That goes directly to the heart of the Augustine Institute’s mission: to serve the formation of Catholics for the New Evangelization. “Through our academic and parish programs, we equip Catholics intellectually, spiritually, and pastorally to renew the Church and transform the world for Christ,” says Gray.
And it is mission that drives innovation, he says. When students reported it was difficult to hear questions in some of the classes, Augustine installed a whole new sound system. “It’s those little things that make it better,” he says. Because of their success, and the quality of their classes, Gray says they have been asked for advice by other groups.
Gray always asks inquirers why they want to imitate Augustine Institute’s programs, and often he’s told that the inquiring group is trying to develop a revenue stream. But he says that the Augustine Institute did not start offering online courses to monetize a master’s program. Rather, “We did it from the beginning for mission,” he asserts. “For us, our distance students are primary. And that’s why we’ve invested a lot of money.”
Gray says the best innovations emerge from a “desire to serve the students and give them a richer experience and a deeper engagement.” He adds, “These are real people, real students. We can really serve them digitally and online, but we have to think about making this a better experience for them.”
One of the first courses any student takes at Denver Seminary is GS 500, “Thinking Biblically and Theologically.” For students enrolled online, an early assignment they complete is a two-minute video of themselves answering the question of what the Bible is all about.
Students then post their video online using a service called VoiceThread, knowing that other students will watch, comment, and critique their clip online. Interactions through VoiceThread and Zoom (a videoconferencing and webinar service) — along with videos, online white boards, and book chapters posted online — are among the ways that Denver creates interactive learning activities (ILAs), which are integral parts of all the seminary’s online courses.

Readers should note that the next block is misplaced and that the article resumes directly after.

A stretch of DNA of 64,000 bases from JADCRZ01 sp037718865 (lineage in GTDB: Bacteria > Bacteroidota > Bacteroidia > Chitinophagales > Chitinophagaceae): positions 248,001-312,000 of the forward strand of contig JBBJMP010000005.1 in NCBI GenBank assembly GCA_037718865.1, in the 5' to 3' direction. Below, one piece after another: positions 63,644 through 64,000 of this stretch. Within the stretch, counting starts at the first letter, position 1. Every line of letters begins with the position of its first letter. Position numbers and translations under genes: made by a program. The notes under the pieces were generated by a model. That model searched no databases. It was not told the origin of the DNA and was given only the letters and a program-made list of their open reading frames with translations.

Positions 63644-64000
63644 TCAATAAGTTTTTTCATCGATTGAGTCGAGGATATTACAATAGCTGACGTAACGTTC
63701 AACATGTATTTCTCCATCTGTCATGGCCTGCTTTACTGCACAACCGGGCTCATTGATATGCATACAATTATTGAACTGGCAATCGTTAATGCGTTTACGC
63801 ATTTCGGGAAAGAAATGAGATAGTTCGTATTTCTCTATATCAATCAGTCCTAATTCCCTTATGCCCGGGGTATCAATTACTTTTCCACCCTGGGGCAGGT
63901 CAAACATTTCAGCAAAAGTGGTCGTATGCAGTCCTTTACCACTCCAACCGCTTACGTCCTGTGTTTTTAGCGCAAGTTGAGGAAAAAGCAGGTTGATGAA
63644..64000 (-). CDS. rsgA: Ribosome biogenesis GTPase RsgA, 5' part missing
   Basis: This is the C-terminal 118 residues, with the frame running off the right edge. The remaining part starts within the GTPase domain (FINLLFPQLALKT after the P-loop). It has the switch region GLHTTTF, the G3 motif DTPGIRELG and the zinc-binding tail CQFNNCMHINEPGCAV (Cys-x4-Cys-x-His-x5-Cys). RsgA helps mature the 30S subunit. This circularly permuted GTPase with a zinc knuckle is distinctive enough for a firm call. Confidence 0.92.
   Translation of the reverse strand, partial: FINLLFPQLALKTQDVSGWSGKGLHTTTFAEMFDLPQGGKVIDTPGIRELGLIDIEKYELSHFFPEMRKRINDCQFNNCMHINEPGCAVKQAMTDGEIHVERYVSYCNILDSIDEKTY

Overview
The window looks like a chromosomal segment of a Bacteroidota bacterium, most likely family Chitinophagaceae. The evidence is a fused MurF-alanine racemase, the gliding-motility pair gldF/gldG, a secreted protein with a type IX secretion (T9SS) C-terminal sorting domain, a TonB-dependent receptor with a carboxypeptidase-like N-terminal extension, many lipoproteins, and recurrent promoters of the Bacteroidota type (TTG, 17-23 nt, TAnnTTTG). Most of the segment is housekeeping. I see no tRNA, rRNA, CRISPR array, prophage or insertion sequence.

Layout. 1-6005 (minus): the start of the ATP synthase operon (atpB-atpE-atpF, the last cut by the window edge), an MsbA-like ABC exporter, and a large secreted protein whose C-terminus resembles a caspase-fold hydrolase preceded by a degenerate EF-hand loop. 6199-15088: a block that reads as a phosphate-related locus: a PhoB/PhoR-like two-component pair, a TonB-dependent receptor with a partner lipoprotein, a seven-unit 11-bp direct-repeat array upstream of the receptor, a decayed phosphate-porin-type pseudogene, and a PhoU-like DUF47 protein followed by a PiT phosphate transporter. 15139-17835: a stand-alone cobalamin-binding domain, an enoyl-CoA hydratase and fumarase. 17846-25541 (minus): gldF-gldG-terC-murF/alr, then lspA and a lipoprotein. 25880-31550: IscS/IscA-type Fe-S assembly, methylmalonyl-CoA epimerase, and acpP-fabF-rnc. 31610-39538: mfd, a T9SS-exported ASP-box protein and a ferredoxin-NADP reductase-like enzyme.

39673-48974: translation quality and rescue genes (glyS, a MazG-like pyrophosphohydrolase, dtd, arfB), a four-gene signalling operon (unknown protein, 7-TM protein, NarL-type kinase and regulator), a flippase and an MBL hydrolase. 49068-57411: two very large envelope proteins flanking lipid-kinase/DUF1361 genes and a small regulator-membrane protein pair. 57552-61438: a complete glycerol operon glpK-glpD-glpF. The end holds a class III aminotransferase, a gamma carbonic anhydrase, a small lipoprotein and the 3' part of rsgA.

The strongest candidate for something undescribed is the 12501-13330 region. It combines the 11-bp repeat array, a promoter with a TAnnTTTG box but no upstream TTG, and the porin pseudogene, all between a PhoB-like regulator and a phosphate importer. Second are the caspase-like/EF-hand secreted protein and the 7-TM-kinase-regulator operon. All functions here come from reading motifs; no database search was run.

“A lot of online education is still stuck in this digital correspondence course model,” explains Aaron Johnson, associate dean of educational technology.
But not at Denver. The seminary uses the catch-phrase “Next Generation Online Learning” because student engagement — the experience of learning — rather than content delivery is the primary driver for the seminary’s online programs. Denver pays attention to the smallest details of the online experience, both for the faculty member leading the class and for the students interacting with the material, the professor, and one another.
“The biggest challenge and opportunity is aligning how we do education with our values,” says Johnson. “Innovation actually has very little to do with technology. It’s about people and how they choose to navigate emotional processes.” Often, the changes put in motion by innovation are disorienting, says Johnson. He adds, “Change requires humility because you often have to set aside what you’ve done for a decade.” That can mean learning a whole new way to teach, a process Johnson compares to learning to drive a manual vehicle when you’re already an expert at an automatic. You need a guide. So Denver provides a team of instructional designers and teaching and learning coaches who work with faculty to develop online courses and coach them in instruction.
Mark Young, the seminary president, stresses the need for buy-in from faculty, board, and staff when making these large institutional shifts, such as Denver’s decision to offer a fully online, shortened M.Div. chiseled down to 78 credit hours from 97 hours. Denver’s program now has more students enrolled than ever before.
Denver Seminary president Mark Young speaks on "the metanarrative of Scripture and the mission of God" in a video for The Workshop, a series of TED Talk-style videos produced by the seminary.
Courtesy Denver Seminary
“Collaboration is the real backbone of innovation,” Young says. “If you don’t have the majority of the key players involved in the process, I’m not sure you’re really innovating. I think you’re imposing new ways of doing things. We made it clear that we thought our institutional survival was at stake in this. It wasn’t me telling them that; it was us looking at the same data.”
Young says that Denver Seminary’s “very significant” curriculum revision has included not just the slimmed-down online M.Div. but also the creation of new programs like a 39-hour M.A. in biblical and theological studies, which was crafted with Bible study leaders and Sunday school teachers in mind. “In the evangelical world, there is that trend of people doing ministry without theological training. What we do best is provide that theological and hermeneutical background.”